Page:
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Consider the following problem:

Show that the following three polynomials in $\mathbb{R}[x]$: $${{x^2}/2}-x/2, 1-x^2,{{x^2}/2}+x/2$$ are linearly independent in $\mathbb{R}[x]$. Write the monomials $1, x, x^2$ as a linear combination of the polynomials.

My attempt:

Let $P_1(x)={{x^2}/2}-x/2,P_2(x)=1-x^2,$ and $P_3(x)={{x^2}/2}+x/2$.

Let $a,b,c$ be scalars. I'm trying to show that there isn't a collection of scalars $a,b,c$ (not all $0$) such that $$aP_1(x)+bP_2(x)+cP_3(x)=0$$ I'm don't know how to proceed after this, any help is welcome

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    $\begingroup$ Expand out the polynomials and then group together like terms in terms of $t.$ Two polynomials are equal iff their coefficients are equal, so each coefficient of your polynomial on the left-hand side must be zero. Now solve the resulting system. $\endgroup$ – Stephen Donovan May 12 at 19:15
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    $\begingroup$ Follow the suggestion in the question, presumably you know that $1,t,t^2$ are linearly independent? $\endgroup$ – copper.hat May 12 at 19:17
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    $\begingroup$ Hint: Let $\alpha=\frac x2$, $\beta=x-1$, and $\gamma=x+1$. Then, $P_1=\alpha\beta$, $P_2=-\beta\gamma$, $P_3=\alpha\gamma$. Why does that help? $\endgroup$ – Don Thousand May 12 at 19:23
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    $\begingroup$ In your equation $a P_1(x)+... = 0$, if you set $x=0$ what can you say about $b$? $\endgroup$ – copper.hat May 12 at 19:25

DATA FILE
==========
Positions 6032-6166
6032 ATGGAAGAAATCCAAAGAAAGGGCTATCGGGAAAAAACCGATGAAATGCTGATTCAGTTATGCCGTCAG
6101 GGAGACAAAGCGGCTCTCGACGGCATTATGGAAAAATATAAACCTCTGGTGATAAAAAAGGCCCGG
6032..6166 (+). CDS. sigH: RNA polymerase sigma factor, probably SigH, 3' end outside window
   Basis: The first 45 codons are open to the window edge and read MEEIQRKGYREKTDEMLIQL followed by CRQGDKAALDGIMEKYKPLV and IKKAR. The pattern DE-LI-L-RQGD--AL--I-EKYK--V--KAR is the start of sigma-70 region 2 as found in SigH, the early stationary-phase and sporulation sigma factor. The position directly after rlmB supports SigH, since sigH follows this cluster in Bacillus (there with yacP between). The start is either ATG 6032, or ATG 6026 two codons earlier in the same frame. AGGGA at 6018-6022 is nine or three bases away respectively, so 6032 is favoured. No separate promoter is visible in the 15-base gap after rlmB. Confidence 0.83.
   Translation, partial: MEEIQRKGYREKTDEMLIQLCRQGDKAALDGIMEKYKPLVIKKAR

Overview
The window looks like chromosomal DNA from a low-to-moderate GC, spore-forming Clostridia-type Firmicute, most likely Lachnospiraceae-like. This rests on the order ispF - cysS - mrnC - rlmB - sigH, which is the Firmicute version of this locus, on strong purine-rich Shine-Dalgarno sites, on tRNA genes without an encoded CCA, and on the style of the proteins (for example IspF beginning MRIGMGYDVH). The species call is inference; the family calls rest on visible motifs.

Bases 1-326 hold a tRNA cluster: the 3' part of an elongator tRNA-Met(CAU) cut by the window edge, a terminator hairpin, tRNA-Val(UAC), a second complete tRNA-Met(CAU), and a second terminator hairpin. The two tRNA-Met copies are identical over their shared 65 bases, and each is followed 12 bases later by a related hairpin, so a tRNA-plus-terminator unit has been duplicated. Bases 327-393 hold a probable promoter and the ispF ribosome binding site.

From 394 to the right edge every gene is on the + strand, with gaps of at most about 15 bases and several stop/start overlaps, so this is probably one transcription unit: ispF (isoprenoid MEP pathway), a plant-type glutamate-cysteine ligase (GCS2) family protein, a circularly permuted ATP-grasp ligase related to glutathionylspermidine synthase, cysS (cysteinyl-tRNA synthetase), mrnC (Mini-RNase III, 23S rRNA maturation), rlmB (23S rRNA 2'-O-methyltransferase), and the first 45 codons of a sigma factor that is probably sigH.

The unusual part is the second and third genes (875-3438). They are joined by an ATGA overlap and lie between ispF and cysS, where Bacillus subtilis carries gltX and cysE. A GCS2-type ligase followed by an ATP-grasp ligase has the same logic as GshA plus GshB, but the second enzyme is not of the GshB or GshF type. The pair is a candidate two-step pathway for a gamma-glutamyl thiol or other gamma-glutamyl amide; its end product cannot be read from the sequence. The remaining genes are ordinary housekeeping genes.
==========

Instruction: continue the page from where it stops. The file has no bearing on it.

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    $\begingroup$ @user926356 Now differentiate $aP_1(x)+cP_3(x)$ and set $x=0$, this will give an equation for $a,c$. Repeat with one more differentiation. $\endgroup$ – copper.hat May 12 at 19:57
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$aP_1(x)+bP_2(x)+cP_3(x)=0$

$a\left(\dfrac{x^2}2-\dfrac x2\right)+b\big(1-x^2\big)+c\left(\dfrac{x^2}2+\dfrac x2\right)=0$

$\left(\dfrac a2-b+\dfrac c2\right)x^2+\left(-\dfrac a2+\dfrac c2\right)x+b=0$

By applying the Identity Theorem for polynomials, we get that

$\begin{cases} \dfrac a2-b+\dfrac c2=0\\ -\dfrac a2+\dfrac c2=0\\ b=0 \end{cases}$

$\begin{cases} \dfrac a2+\dfrac c2=0\\ -\dfrac a2+\dfrac c2=0\\ b=0 \end{cases}$

$\begin{cases} a+c=0\\ -a+c=0\\ b=0 \end{cases}$

$\begin{cases} a+c=0\\ c=a\\ b=0 \end{cases}$

$\begin{cases} 2a=0\\ c=a\\ b=0 \end{cases}$

$\begin{cases} a=0\\ c=0\\ b=0 \end{cases}$

Hence,

$a=0\;,\;b=0\;,\;c=0\;,$

consequently the three polynomials $\;P_1(x)\;,\;P_2(x)\;,\;P_3(x)\;$ are linearly independent.

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Hint:

Note that $$\begin{pmatrix}1/2&-1/2&0\\-1&0&1\\1/2&1/2&0\end{pmatrix}\begin{pmatrix}x^2\\x\\1\end{pmatrix}=\begin{pmatrix}P_1(x)\\P_2(x)\\P_3(x)\end{pmatrix}$$

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    $\begingroup$ This is assuming that OP understands why the monomial basis is a basis, which, from the comments, is not clear. $\endgroup$ – Don Thousand May 12 at 19:25
  • $\begingroup$ Well, I have considered that possibility. If my answer is not useful, I'll just delete it. Nevertheless, it can be useful for someone else. +1 to your comment. $\endgroup$ – ajotatxe May 12 at 19:26
  • $\begingroup$ @ajotatxe I like that approach as well, it is efficient. Though the OP might not proceed that way for now, it might be interesting for the OP to keep that in mind. +1 $\endgroup$ – Axel May 12 at 19:36

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